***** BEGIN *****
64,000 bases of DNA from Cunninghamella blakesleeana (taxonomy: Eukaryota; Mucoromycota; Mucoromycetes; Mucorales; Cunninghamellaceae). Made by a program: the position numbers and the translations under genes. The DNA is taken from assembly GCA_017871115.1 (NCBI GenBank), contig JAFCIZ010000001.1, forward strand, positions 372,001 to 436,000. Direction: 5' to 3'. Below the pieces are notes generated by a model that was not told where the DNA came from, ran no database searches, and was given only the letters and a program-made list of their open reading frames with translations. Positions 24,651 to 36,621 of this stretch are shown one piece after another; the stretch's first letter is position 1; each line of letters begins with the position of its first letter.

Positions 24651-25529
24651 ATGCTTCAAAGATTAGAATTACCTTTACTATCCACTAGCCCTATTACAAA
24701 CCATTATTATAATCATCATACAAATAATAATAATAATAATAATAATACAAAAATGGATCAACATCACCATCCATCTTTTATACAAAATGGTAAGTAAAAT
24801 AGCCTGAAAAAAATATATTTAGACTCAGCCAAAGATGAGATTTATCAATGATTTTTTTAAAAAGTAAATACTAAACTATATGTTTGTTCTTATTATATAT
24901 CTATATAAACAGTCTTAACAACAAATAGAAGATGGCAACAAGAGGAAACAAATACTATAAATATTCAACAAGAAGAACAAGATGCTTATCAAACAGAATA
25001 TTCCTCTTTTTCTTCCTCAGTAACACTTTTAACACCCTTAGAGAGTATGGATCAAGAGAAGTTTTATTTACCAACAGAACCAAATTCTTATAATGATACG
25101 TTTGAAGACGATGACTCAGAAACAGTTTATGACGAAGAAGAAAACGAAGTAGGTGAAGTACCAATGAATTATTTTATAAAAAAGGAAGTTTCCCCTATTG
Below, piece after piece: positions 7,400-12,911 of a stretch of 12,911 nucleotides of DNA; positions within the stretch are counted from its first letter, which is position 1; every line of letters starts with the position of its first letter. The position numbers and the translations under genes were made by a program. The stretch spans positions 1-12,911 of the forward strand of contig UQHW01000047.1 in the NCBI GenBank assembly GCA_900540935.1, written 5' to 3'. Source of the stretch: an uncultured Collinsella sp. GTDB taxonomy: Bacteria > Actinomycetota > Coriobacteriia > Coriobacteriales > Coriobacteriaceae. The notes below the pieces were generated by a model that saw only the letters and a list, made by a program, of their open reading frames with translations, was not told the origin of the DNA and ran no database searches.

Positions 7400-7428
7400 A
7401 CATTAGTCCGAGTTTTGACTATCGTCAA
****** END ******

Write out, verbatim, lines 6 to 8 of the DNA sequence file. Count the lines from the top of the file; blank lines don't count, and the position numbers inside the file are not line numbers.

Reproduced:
24901 CTATATAAACAGTCTTAACAACAAATAGAAGATGGCAACAAGAGGAAACAAATACTATAAATATTCAACAAGAAGAACAAGATGCTTATCAAACAGAATA
25001 TTCCTCTTTTTCTTCCTCAGTAACACTTTTAACACCCTTAGAGAGTATGGATCAAGAGAAGTTTTATTTACCAACAGAACCAAATTCTTATAATGATACG
25101 TTTGAAGACGATGACTCAGAAACAGTTTATGACGAAGAAGAAAACGAAGTAGGTGAAGTACCAATGAATTATTTTATAAAAAAGGAAGTTTCCCCTATTG